[erlang-questions] REST server
Wed Mar 9 10:14:43 CET 2016
On 03/09/2016 12:47 AM, Steve Vinoski wrote:
> I wrote it in 2008, 8 years after Roy Fielding wrote his thesis that
> defines REST. In the intervening ~16 years, REST has not changed, but
> the number of people who misuse the term and apply it incorrectly has
> grown tremendously. No web server can make your application RESTful.
> Some can help, sure, but if you want to write a system that's actually
> RESTful, as defined by Roy's thesis, then you need to read and
> understand that thesis. Even implementing Alan Dean's HTTP flowchart as
> Webmachine does isn't enough to make your application RESTful. There is
> no magic. My article simply shows how to use Yaws to help with
> organizing your code and show you how to get at the information you need
> to help make your application RESTful.
His thesis is not very interesting in the context of writing REST APIs,
which is what most people do. Most of REST is provided by simply using
HTTP, even if you don't use all of it, because REST is an architectural
On top of basic HTTP the key points are:
* Stateless (the client sends everything needed to complete the request)
* Caching (boils down to defining what responses can be cached)
* Uniform interface
The latter involves the concept of resources and representations, which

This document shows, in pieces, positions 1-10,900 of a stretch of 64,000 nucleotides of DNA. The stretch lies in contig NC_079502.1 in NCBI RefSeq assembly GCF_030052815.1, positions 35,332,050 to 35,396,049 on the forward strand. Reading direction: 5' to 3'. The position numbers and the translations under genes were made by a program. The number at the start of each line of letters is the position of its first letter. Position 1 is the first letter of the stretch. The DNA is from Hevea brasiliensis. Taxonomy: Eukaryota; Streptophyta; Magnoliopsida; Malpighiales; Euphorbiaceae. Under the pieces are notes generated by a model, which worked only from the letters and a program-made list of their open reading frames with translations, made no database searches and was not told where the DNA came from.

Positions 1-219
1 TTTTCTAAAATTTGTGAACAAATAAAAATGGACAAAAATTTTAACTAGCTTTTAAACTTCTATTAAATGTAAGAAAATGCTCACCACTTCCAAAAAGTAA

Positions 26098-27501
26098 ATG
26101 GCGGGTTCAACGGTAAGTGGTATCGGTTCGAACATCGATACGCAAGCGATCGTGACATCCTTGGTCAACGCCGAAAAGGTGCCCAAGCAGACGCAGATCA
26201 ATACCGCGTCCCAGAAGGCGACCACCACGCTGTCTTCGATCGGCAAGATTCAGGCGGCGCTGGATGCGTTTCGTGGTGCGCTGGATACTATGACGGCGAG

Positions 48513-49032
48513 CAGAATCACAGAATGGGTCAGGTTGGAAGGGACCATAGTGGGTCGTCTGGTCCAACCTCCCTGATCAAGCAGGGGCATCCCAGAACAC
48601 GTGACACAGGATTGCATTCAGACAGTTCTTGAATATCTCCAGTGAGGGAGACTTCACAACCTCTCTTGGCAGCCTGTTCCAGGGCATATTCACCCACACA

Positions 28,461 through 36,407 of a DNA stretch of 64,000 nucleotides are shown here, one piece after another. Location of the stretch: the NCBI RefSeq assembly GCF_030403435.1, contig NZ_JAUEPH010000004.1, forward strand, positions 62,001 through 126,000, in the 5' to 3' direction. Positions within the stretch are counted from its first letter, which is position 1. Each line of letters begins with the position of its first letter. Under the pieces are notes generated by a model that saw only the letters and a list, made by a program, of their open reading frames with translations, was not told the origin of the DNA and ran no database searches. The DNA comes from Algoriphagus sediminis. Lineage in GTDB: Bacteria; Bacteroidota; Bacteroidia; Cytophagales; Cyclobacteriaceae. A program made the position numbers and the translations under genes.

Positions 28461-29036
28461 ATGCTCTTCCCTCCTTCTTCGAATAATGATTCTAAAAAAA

involves the content-* and accept-* headers. This is where
Webmachine/Cowboy will help you the most.
The holy grail is HATEOAS, and that part is what most of everyone
doesn't do today. Interaction with a server is driven by hypermedia, or
in layman terms, client follows hyperlinks to access other resources.
This involves media types that have a concept of hyperlinks, though. For
example, HTML has a few elements that define them and that's how
browsers or bots navigate websites.
Any API that sends you application/json does not follow HATEOAS (even if
they define a convention to identify links in the documentation).
Conventions are only applicable to one site so if this API gives you a
link to another site your client won't know what to do anymore.
Fielding has refined the REST definition a few times since his thesis,
and in particular HATEOAS, so I'd encourage reading his most recent
writings if you are interested in designing REST APIs.
You might also notice that while HATEOAS is useful, it kind of leaves
you wanting more, in which case you might want to look at the works
around the Semantic Web. But be careful not to step into madness. :-)
Author of The Erlanger Playbook,
A book about software development using Erlang
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